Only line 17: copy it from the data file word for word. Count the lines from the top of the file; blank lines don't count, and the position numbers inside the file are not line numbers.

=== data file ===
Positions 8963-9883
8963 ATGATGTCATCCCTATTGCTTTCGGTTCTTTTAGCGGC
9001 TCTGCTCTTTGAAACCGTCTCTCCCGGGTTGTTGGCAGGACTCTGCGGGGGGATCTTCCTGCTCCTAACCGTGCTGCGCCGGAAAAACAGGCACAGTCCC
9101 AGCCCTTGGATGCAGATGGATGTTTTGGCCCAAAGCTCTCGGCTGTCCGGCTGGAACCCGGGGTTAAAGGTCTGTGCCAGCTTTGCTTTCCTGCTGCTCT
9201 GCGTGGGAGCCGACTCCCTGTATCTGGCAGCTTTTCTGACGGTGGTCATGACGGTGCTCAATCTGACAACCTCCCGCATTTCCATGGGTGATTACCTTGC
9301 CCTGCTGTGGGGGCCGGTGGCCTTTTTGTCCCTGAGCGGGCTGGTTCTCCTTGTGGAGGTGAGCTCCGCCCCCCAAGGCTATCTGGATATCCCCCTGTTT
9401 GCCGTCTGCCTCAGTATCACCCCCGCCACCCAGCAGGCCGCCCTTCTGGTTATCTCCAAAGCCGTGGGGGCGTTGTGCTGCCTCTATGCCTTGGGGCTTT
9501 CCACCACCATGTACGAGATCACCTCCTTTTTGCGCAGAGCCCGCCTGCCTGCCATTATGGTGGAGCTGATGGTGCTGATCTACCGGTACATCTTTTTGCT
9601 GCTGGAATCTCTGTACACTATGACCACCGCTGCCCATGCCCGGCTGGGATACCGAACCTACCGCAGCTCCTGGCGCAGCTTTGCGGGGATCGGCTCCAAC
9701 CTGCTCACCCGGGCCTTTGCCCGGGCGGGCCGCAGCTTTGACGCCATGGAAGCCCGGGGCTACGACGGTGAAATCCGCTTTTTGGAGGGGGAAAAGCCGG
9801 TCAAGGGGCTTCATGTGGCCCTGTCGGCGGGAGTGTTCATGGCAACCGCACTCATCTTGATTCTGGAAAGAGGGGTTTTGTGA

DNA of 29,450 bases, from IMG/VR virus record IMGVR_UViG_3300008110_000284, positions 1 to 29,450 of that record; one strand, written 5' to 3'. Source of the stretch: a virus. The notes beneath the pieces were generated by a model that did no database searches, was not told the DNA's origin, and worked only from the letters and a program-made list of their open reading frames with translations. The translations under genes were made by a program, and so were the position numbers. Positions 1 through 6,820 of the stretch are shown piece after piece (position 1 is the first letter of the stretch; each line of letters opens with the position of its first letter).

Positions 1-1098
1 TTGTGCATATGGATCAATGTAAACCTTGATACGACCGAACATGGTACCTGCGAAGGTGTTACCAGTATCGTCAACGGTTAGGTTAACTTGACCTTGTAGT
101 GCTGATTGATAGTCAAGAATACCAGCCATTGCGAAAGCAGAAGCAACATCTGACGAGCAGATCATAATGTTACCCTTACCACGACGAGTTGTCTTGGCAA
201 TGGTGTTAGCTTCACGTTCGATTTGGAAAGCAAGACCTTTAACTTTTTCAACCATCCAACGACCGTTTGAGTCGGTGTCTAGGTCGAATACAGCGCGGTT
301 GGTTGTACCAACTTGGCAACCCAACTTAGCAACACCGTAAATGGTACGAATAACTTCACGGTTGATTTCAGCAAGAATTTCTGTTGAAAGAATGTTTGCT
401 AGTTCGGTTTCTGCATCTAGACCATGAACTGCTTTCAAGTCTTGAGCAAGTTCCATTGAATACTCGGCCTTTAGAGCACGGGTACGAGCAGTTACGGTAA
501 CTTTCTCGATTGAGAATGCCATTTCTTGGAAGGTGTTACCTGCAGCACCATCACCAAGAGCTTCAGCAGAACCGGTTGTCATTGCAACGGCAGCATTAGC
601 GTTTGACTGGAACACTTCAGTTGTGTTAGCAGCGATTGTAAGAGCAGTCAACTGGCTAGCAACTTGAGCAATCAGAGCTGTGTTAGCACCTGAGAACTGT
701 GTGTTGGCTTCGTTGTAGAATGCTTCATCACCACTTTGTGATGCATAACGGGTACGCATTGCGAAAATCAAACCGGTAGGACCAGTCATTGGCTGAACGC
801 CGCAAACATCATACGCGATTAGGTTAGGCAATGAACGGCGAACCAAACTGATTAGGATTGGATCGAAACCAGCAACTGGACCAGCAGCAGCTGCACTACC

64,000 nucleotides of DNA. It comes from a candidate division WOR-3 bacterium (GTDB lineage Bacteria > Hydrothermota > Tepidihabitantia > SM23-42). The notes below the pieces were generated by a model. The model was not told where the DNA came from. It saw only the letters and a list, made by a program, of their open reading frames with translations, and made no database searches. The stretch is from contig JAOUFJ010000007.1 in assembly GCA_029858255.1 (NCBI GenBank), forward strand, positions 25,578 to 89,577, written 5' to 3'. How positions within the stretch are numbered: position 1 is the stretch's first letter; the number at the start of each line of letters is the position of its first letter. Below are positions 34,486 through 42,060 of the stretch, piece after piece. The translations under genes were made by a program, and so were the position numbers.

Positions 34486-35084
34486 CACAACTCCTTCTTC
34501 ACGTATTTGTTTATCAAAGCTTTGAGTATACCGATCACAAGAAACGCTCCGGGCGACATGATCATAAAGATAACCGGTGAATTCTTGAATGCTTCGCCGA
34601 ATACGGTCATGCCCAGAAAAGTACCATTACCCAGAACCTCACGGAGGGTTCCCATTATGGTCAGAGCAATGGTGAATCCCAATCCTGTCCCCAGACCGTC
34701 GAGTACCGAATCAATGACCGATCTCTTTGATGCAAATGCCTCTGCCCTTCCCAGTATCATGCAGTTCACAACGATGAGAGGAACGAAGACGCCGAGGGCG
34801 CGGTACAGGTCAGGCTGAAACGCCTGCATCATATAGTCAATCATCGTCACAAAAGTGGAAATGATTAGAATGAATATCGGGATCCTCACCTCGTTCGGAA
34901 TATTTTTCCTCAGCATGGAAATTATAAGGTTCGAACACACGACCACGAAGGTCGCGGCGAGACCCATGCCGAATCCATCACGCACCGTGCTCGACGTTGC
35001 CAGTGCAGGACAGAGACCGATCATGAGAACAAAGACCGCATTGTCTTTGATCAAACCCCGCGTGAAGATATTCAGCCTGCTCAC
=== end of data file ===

301 GGTTGTACCAACTTGGCAACCCAACTTAGCAACACCGTAAATGGTACGAATAACTTCACGGTTGATTTCAGCAAGAATTTCTGTTGAAAGAATGTTTGCT